Football has been on my mind a lot lately because this weekend marks the return of a “normal” football season for my boys, after a very very long break.
So, Kenny Chesney's "Boys of Fall" is the soundtrack to my life these days.
When I was in high school, sitting in the football stadium stands playing "Carry On My Wayward Son" on my trombone with the rest of the high school marching band (I was SUPER cool), I remember thinking that football was violent and never ever pictured myself being a football parent. In fact, when my oldest son was 6 years old and started asking about playing football, my initial and frequent response was "absolutely not!!" I recall thinking that it was too rough, too unnecessary and far too much of a commitment from me and for him. I was a solid "no."
But, he was determined to play and one year later, after I had done lots of research and talked to some of the local youth football coaches, I decided to let him try it. After all, in that year since I had said no to football, I had witnessed some pretty serious injuries in his little league baseball division. I convinced myself that on some level football might be safer since my child would be fully padded and always in a helmet with a face shield. Plus, I am also firmly against children specializing in just one sport at this young age and much of the research backs my stance.
I sat, in horror, through those first few weeks of football practice as children ran laps and worked out, sometimes until they puked because they had eaten too close to practice, often through tears and while coaches yelled at them. "What the hell did I sign my son up for?"
My son asked me if he could quit football after just two weeks. While a big part of me wanted to take his little hand and march him back to my car, leaving his stinky football equipment on the field, a voice inside me told me that I couldn't let him quit. He needed to stick it out and see what a game was like before he walked away. I didn't want him to have any regrets and I was convinced that he would be completely done with football after one game. So, he continued on and was one of the children selected to dress (but probably not play) for the first varsity game - a home game.
That first game day was almost magical. The sun was bright and hot, a perfect New England September day. The music pumped throughout the stadium and my son got to hear his name announced over the loud speaker at his high school's football stadium as he ran through streamers held by cheerleaders. Although I cannot recall for sure, I am fairly certain that I cried. After all, I cry a lot - especially when I am proud of my children. I was proud of him and his teammates. They had made a commitment to each other and to themselves. Even though he didn't play much that game, he was hooked and he never ever asked to quit football again.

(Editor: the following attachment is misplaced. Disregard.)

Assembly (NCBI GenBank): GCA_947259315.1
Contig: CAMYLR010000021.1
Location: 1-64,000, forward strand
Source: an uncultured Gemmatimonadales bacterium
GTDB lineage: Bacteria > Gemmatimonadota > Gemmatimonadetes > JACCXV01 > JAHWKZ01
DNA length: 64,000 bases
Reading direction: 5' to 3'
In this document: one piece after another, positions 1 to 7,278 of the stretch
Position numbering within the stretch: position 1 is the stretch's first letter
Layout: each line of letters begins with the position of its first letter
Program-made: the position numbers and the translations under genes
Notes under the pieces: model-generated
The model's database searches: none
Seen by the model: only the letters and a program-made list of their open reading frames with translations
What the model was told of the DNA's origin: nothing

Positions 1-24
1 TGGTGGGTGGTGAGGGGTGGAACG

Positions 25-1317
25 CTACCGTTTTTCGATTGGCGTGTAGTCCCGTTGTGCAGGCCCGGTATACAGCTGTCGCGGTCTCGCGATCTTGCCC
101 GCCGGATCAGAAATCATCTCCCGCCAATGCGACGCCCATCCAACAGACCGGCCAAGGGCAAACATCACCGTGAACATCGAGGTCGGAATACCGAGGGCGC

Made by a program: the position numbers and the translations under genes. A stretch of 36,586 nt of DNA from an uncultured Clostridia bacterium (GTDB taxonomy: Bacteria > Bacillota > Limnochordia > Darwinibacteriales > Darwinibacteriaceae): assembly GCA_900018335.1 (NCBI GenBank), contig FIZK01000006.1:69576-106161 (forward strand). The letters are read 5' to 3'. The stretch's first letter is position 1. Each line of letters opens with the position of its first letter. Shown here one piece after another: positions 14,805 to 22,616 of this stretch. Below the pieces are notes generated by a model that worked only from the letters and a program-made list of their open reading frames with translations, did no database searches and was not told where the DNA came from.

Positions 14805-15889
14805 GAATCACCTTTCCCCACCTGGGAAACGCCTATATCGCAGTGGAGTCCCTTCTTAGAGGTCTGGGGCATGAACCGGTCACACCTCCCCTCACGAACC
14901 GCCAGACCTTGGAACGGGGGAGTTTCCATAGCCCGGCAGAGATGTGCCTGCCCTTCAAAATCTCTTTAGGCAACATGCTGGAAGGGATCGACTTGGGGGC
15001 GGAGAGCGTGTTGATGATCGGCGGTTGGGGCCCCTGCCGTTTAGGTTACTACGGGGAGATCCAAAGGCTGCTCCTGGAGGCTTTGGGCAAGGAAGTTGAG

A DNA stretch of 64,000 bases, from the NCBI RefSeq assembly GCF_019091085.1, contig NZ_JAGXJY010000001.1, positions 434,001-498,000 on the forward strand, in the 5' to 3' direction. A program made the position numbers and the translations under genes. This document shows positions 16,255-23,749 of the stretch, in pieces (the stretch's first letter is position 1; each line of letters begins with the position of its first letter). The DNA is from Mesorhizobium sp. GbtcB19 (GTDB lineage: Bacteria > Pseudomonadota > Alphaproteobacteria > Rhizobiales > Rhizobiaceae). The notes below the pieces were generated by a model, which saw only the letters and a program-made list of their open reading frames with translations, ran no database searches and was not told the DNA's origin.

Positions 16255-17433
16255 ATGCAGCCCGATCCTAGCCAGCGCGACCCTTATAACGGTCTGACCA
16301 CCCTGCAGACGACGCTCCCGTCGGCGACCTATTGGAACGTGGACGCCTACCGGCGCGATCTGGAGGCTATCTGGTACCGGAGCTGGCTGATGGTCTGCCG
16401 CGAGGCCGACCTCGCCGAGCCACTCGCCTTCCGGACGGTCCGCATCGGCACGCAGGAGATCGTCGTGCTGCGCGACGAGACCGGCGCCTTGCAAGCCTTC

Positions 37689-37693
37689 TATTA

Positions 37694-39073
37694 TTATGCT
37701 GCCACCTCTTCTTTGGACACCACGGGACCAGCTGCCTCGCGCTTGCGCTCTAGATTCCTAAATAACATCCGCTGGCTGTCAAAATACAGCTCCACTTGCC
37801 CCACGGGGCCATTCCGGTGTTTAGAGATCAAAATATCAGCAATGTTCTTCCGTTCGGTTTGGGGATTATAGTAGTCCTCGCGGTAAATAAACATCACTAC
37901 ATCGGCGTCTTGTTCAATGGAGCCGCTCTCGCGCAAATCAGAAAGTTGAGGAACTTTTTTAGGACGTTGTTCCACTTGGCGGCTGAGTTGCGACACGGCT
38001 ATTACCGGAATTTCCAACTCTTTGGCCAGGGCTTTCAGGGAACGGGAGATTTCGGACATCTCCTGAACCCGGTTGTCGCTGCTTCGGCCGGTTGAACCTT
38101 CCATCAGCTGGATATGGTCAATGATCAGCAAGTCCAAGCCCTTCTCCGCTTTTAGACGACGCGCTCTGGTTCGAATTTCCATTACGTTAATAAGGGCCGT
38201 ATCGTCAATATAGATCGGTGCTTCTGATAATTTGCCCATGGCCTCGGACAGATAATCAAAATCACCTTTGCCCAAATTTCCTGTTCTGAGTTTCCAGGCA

That season, our family's inaugural football season, was perfect. My son, my quiet, insecure and timid son was changing before my eyes. He was becoming more confident, more assertive and more hopeful. I suddenly understood what sculptors like Michelangelo must have felt as they began to see their works of art being carved from blocks of marble. My son was being chiseled into an amazing version of himself, a version I had always known was inside and I had football to thank for the transformation.
Our second season of football was a bit different and after two games my son cried again - not because he didn't like the game but because he felt "invisible" "not good enough." We talked about it as a family and he decided that the best thing to do would be to talk to the coach and find out how he could get better, how he could get more playing time. I watched him have that brief but terrifying conversation and I teared up again (see? I cry. A lot). I knew many adults, including myself, who were too afraid to approach an authority figure and ask for such feedback. But, he did it and things began to change. He ended the season a starting varsity player and truly became him that season. I saw football's lasting impact on his school work, his friendships and in his other sports.
So, when our youngest son became old enough to sign up for football, I didn't hesitate. He knew what he was signing up for - he had just watched his brother play two full seasons. Of course, the transition into the practices and conditioning was difficult for him but he never asked to quit. Just three plays into his very first football game, he scored a touchdown on a quarterback sneak play. I suspect that moment will be one of the moments that sticks in the photo album of his childhood in his mind - one of those moments he'll tell his own children about someday. He beamed coming off the field and couldn't wait to talk to his big brother about it. It should come as no surprise that I cried then too 🙂
But, in the back of my mind, I hear a voice of doubt. "What if they get hurt?" "What about a concussion?" "Is it too much for them at such a young age?" Then I watch shows like Last Chance U and Friday Night Tykes and have moments of disgust as I watch those coaches swearing at and belittling other football players. Is this what my children have to look forward to? Each season I watch as new children join our football teams and I see the same sheer panic overcome their parents' faces as their child takes their first tackle or stays on the ground longer than the other children and they feel the "Oh my God! He's hurt?!" feeling that sends a parent's heart into the pit of your stomach.